It took 25 pages of its annual report for educational publisher Pearson Plc to explain the inexplicable: its decision to award CEO John Fallon a 20 percent pay increase for a year's work that led to a profit warning, dividend cut and plunge in the stock.
Pages in pay report: 25
It's a less than auspicious start for new chairman Sidney Taurel, the former CEO of drugmaker Eli Lilly & Co.
Shareholders would be right to vent their outrage at the company's annual general meeting in May -- even if their vote will be merely symbolic.
Fallon’s 2016 compensation came to 1.52 million pounds ($1.9 million) in base salary and bonus, up from 1.26 million pounds in 2015, Pearson said in its annual report on Friday. The increase comes from the board's decision to award Fallon a 343,000 pound bonus for 2016 after he didn't get one the previous year.
The company's reasoning: Fallon actually met three of the four goals -- on earnings per share, operating profit, and cash flow -- on which his bonus is calculated. And in its defense, Pearson did reduce the payment by 86,000 pounds from the maximum it could have paid out. It also kept the CEO's base salary broadly flat.
That will be of little comfort to shareholders who have seen the value of their holdings decline by 30 percent since Fallon took over, even after dividends are taken into account. He has now presided over five profit warnings and initiated two major restructurings .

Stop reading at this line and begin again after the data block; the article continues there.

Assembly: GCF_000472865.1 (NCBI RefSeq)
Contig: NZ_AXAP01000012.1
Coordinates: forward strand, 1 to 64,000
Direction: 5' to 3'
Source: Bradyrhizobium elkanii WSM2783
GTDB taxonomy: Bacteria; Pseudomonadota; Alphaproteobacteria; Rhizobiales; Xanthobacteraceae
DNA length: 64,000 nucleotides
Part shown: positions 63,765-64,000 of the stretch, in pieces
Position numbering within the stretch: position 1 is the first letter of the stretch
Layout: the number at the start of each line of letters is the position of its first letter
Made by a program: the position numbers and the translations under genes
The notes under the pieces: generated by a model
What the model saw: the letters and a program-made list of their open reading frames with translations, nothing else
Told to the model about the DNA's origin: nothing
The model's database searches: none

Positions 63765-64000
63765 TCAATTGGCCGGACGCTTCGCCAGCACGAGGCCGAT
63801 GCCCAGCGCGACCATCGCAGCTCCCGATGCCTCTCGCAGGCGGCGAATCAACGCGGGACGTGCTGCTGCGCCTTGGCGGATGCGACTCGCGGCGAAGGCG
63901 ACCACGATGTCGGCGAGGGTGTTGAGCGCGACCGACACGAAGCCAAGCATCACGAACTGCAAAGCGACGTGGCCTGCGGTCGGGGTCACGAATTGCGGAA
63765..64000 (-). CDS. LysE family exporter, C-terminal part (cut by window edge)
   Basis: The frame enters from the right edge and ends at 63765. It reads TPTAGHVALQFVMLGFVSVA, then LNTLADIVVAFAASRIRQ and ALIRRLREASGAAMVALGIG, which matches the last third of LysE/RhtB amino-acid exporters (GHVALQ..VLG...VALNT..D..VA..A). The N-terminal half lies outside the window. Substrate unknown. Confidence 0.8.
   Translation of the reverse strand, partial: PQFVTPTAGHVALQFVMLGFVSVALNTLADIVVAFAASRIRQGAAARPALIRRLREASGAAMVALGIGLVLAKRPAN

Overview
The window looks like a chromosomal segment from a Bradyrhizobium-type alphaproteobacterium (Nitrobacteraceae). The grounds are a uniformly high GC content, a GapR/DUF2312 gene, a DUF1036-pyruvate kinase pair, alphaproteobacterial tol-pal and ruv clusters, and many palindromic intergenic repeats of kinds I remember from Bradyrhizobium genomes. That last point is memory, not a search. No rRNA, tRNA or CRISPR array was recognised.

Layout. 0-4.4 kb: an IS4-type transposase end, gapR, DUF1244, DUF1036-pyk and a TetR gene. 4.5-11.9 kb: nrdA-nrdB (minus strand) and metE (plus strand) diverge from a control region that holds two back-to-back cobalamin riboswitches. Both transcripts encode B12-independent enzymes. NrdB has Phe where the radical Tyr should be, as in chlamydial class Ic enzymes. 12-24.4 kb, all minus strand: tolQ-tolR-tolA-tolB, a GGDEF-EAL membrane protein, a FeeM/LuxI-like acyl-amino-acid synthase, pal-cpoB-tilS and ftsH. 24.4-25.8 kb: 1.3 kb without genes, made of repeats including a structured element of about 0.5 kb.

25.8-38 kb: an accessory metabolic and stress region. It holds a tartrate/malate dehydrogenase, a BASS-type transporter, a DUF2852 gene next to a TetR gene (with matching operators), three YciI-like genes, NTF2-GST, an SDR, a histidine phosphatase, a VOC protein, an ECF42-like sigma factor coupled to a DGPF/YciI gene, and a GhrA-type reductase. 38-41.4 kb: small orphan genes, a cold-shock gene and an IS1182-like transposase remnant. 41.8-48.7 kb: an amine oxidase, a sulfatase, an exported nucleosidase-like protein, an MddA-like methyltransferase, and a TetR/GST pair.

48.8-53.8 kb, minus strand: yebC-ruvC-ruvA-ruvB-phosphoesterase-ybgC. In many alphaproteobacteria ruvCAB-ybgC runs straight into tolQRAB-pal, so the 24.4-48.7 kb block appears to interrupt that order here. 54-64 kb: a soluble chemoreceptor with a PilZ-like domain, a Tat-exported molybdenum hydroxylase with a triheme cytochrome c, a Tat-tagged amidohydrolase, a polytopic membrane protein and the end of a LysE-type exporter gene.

Pearson, which makes two-thirds of operating profit from selling textbooks to schools and universities in the U.S., has repeatedly underestimated the deep changes technology is having on its business. Students are increasingly sharing or renting textbooks to save money, and Amazon has become a fierce competitor. Weakness at the U.S. higher education unit is what caused the January profit warning.
Fallon has streamlined the company to focus on education, selling assets like the Financial Times and the Economist newspaper to raise cash. He tells what sounds like a compelling story about how Pearson should benefit from population growth and rising demand for education.
But the days of selling textbooks at steep prices are long gone, and Fallon is yet to set out clearly how he plans to retaliate against his digital rivals.
His promise to buy shares with his bonus will be of little consolation. It just puts him in the same leaky boat as his shareholders.
This column does not necessarily reflect the opinion of Bloomberg LP and its owners.
Leila Abboud is a Bloomberg Gadfly columnist covering technology. She previously worked for Reuters and the Wall Street Journal.
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